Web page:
'Parenthood' season finale review: A marriage, a proposal, an adoption, and a very expensive torn napkin...

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Image Credit: Chris Haston/NBC

Parenthood wrapped up its season with some moving moments, some hasty moments, some frustrating moments — in short, the show behaved the way families do, with a striking simulacrum of the pace and unexpected rhythms of parenthood. Plus “crazy bastard Billy,” Crosby’s best man imported from Friday Night Lights.

The show dispatched with two relationships that another series could easily have spent a half hour on: Jasmine and Crosby dropped their marriage news on Doctor Joe and Moody Cellist Girl during brief, wordless montages that were over before the opening credits, ruthlessly cutting loose these carefully set up subplots, never to be seen again. (Although I wonder low long it’s going to take Jasmine, once she starts hauling her laundry over to the Braverman house and has to referee fights between Crosby and Adam, to recall that long shot we saw of the big beautiful house Doctor Joe had for the two of them, and realize she made a mistake for her and Jabbar?)

Alright, I’m going to go with the show and put aside my feelings for what characters should have done and concentrate on what they did. Candidate and semi-predator Bob Little tried to get Kristina to forgive him for pushing himself on Amber — the guy is a convincing politician in the Bill Clinton mode, isn’t he, needing to be loved and forgiven by everyone even after he’s behaved creepily? It made Amber’s sincere attempt to meet with him, sever the personal and maintain the professional relationship all the more poignant. Terrific acting by Mae Whitman, as always.

The Crosby-Adam tussle in the Zeek Braverman living room was aces. Was that a bowl of guacamole that got poured over one combatant’s head? I hope so. I lodge my complaint loudly and strongly that the flip-flop of having Adam tear up a$2 million napkin/handshake agreement as a gesture of brotherly solidarity was a ridiculous, unnecessary turn of events. Consider that Crosby had already moved on from the Luncheonette — he made a quick remark, post-napkin-tearing, about how he was already thinking of working elsewhere. Plus he’d have been riding high within his industry for having had the vision to turn a fading relic into a hot property. Plus: Each guy would have been a millionaire. I know that doesn’t go very far these days, given the tax rate at which each would be paying and in Adam’s case the ongoing care of Max and college tuition for Haddie, but still — this would have opened up a very ripe new subplot for next season. (If there is a next season.) Adam would no longer be in the position of settling for a crappy job offered by any ditsy Internet billionaire; he could pick and choose for a while. And during that time, be a house-husband while Kristina continued to work. Good stuff… but instead, he and we are now saddled with another season (if there is another season) of Adam watching Crosby twiddle control-board knobs while cool bands look at him as if he’s a fossil.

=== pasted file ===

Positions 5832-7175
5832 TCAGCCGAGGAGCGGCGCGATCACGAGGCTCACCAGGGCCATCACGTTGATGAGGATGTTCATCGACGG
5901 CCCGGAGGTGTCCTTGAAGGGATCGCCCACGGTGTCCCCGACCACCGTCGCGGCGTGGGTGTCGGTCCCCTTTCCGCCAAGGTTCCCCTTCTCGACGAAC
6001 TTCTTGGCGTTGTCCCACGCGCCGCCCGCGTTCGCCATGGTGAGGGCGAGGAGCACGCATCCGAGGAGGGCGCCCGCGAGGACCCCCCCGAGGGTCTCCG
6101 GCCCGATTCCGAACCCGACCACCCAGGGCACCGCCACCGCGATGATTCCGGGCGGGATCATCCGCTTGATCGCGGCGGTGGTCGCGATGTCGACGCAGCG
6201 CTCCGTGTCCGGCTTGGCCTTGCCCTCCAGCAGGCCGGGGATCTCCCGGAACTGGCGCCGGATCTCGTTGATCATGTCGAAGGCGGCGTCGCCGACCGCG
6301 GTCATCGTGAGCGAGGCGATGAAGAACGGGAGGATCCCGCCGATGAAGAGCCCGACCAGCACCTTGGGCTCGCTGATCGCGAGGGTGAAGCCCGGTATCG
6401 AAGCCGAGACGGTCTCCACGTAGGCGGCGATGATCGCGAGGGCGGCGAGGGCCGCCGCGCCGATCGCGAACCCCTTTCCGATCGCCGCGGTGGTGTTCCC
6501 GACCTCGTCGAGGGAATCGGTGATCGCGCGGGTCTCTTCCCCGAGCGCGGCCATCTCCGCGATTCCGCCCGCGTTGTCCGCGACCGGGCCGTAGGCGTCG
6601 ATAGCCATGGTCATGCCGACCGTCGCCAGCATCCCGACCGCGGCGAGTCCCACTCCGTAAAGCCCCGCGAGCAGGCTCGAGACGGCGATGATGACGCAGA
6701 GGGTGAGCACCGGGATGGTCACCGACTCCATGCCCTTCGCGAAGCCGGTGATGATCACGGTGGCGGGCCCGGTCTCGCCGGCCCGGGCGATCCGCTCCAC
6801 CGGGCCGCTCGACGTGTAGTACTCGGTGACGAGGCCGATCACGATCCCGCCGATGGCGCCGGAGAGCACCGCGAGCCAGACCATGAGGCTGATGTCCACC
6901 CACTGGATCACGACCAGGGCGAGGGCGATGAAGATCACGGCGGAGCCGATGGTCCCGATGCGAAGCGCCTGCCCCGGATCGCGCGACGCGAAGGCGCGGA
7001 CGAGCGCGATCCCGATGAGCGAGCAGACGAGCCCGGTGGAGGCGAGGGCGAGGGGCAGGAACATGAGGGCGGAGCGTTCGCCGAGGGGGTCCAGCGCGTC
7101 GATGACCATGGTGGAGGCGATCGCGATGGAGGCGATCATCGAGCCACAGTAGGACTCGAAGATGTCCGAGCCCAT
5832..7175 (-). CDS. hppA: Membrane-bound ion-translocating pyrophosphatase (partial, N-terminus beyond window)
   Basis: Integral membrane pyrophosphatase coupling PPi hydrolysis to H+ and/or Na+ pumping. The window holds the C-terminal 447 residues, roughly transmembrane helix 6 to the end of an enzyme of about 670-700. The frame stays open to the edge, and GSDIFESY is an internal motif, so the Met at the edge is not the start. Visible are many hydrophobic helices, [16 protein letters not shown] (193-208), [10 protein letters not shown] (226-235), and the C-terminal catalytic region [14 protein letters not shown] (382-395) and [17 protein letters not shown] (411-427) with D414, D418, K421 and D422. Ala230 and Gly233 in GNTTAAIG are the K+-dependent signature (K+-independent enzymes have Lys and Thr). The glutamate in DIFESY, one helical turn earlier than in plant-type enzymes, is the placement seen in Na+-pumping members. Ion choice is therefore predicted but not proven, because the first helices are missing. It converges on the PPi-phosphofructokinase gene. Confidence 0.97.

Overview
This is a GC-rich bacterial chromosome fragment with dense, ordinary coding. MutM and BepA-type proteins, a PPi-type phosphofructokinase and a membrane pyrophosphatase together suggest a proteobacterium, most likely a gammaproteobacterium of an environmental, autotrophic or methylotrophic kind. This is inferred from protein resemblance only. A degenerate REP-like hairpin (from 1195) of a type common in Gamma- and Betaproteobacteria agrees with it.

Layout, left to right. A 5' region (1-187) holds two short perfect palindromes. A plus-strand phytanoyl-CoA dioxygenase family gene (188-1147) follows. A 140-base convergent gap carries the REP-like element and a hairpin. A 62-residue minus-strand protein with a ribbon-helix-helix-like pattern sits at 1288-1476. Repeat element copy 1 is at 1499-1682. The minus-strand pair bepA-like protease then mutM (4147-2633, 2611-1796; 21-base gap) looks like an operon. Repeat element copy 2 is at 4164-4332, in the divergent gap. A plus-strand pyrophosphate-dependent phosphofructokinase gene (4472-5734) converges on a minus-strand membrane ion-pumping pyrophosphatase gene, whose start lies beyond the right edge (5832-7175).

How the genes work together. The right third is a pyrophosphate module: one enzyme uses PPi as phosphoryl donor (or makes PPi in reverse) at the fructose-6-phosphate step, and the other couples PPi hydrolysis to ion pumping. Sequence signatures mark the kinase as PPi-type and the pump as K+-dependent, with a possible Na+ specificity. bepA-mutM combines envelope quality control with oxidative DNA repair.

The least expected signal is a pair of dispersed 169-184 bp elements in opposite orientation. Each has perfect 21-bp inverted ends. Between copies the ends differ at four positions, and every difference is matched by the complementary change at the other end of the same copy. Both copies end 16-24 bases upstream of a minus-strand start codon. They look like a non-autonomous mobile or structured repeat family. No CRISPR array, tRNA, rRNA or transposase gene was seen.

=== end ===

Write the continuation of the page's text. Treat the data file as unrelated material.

The wedding was nice, though. Loved seeing Derek Phillips tranferring his noble-slob Billy Riggins from FNL to a slobbery-drunk Billy here. I didn’t think we really needed to have Drew lose his virginity in the midst of the nuptials (and I would not pop into my mouth any of those candied-almond party favors Drew and his girlfriend had at their feet as they rolled around on the bed), but, hey, Drew is clearly his father’s son: no impulse control; no respect for tradition; he’s a horny teen; hope he used protection; God bless.

Zoe was hauled back to Julia and Joel’s doorstep to deliver the line, “Julia, you changed my life,” and to convince me that this story line ultimately had more to do with Julia’s sense of entitlement than I really wanted to acknowledge from a series I enjoy. As for the couple sudden new adoption, all I can say is, good luck explaining her new big brother Victor to Sydney, Julia!

I must confess to a little exasperation with Sarah: She wants to be a free spirit, but also a new mom again. She wants to be joined at the hip with Mark, but she wants him to spread his wings and take his tufted face to Ireland and all the places he wants to explore before settling into, whaddaya call it, parenthood. But of course we’re always supposed to be a tad exasperated with Sarah; she, too, has little impulse control, says the first idea that pops into her head. The season’s cliff-hanger was Mark’s sudden appearance at the wedding to propose to Sarah. Her mouth agape, we were on to Julia and the adoption.

This has been a rocky, uneven, but overall excellent Parenthood season. As I said last week, I admire the way showrunner Jason Katims has managed to sustain so many family mini-dramas within the Braverman clan. I’m really curious to see how the Sarah-Mark, Crosby-Jasmine, and Adam-Kristina subplots shake down over another season. That is, if there is another season. I certainly hope there is.

I’d be interested to know what subplots you found satisfying or unsatisfying this season.

Twitter: @kentucker

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